In Malta, article 29 of the Malta Financial Services Act (Chapter 330 of the Laws of Malta) states that both the Malta Financial Services Authority and its employees “shall not be liable in damages for anything done or omitted to be done in the discharge or purported discharge of any function under this Act or any other Act administered by the Authority, or otherwise in the exercise of their official duties, unless the act or omission is shown to have been done or omitted to be done, as the case may be, in bad faith”.
To date, no depositor has ever brought an action for damages against the MFSA.
Italy: tort liability admitted
In a 2011 decision, the Corte di Cassazione dealt with the issue of the liability of the Italian financial supervisory authority, the Commissione Nazionale per le Società e la Borsa (Consob) vis-à-vis third parties who suffered losses as a consequence of the authority’s defective supervision. It is important to note that in this case the supervisee was a financial intermediary but it is reasonable to think that an identical decision would be pronounced in the case the supervisee was a bank.
Following the Società Servizi Finanziari Amministrativi (SFA) bankruptcy, some investors brought action against the Consob seeking compensation of their damages pursuant to article 2043 cod. civ., that is the general provision on tort liability.
Both on first instance and on appeal the Consob was held liable. The Corte di Cassazione confirmed this solution by affirming that “the activity of the public administration, and in particular that of the Consob, a public entity whose functions consist in controlling and monitoring the securities market and the savings collection, shall be exercised within the limits and powers attributed by the laws which institute it as well as in respect of the principle of neminem laedere, in accordance with the principles of legality, impartiality and good administration provided by article 97 of the Constitution in correlation with article 47, first part; for this reason, the Consob is bound to the consequences fixed by article 2043 cod. civ. (…). The tort, for its own structure, follows the common rules of the civil code, including those concerning the personal fault, the link of causality, the damage and the quantification of the damage”. The Consob has therefore been condemned to compensate the investors for the losses they suffered as a consequence of its defective supervision over the financial intermediary.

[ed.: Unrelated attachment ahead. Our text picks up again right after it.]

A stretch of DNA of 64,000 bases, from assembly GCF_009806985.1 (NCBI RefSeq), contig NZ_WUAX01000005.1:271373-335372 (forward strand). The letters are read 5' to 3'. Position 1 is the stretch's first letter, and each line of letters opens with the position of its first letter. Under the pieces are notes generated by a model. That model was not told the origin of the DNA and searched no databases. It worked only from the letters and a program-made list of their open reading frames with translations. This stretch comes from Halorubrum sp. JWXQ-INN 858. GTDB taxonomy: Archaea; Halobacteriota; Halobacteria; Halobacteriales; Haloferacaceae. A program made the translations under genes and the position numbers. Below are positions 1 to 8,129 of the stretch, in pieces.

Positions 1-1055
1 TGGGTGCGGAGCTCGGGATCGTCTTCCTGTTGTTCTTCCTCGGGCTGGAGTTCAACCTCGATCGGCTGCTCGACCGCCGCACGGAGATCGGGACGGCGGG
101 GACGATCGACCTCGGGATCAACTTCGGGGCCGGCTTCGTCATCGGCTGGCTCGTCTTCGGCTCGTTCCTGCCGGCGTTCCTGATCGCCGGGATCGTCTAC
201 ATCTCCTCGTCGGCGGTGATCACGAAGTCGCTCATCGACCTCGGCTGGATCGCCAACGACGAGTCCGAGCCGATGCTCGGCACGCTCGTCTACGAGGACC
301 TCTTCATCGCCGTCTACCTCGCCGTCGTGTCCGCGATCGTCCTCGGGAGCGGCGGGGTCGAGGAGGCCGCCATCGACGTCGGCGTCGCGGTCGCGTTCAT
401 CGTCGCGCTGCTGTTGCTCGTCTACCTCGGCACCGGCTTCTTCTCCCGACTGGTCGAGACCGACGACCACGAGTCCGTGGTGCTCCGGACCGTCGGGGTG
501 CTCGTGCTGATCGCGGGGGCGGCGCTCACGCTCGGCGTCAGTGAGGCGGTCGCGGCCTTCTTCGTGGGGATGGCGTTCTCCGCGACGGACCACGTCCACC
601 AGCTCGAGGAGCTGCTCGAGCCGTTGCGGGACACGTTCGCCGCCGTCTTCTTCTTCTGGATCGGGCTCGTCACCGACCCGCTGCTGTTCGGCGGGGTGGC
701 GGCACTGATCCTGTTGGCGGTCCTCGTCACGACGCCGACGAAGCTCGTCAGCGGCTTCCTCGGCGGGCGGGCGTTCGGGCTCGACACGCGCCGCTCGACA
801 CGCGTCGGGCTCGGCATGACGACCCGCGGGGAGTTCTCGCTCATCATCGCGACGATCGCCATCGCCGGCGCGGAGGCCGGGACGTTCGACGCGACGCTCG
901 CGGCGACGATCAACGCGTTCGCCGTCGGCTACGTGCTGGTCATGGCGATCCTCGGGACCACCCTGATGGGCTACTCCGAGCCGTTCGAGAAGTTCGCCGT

In order to solve the problems arising from the weak protection of depositors under Directive 94/19/EC, the European legislator adopted Directive 2009/14/EC, amending the previous one essentially on two points: the minimum coverage level of deposit-guarantee scheme has been increased from €20,000 to €100,000 and the payout delay reduced from three months to 20 working days.
The Directive has been implemented in all Member States. In Malta, this was done through Legal Notice 227 of 2009, amending the Subsidiary Legislation 371.09 on Depositor Compensation Scheme Regulations. The set of rules currently in force can be found here.
New Directive on Deposit Guarantee Schemes to be adopted
The current depositors’ protection is not yet deemed fully satisfactory and the adoption of a new directive on Deposit-Guarantee Schemes (DGS) is already planned. On December 2013, the European Parliament and Member States have recently reached a political agreement on the new rules on Deposit-Guarantee Schemes. The coverage level will remain the same, but “access to the guaranteed amount will be easier and faster”: the payout delay will be gradually reduced from the current 20 working days to 7 working days in 2024. Moreover, “for the first time since the introduction of DGS in 1994, there are financing requirements for DGS in the Directive. In principle, the target level for ex ante funds of DGS is 0.8% of covered deposits to be collected from banks over a 10-year period” . As observed by Commissioner Barnier, “these new rules will benefit all EU citizens: not only will their savings be better protected, but they will also have the choice of the best savings products available in any EU country without worrying about differences in the level of protection”.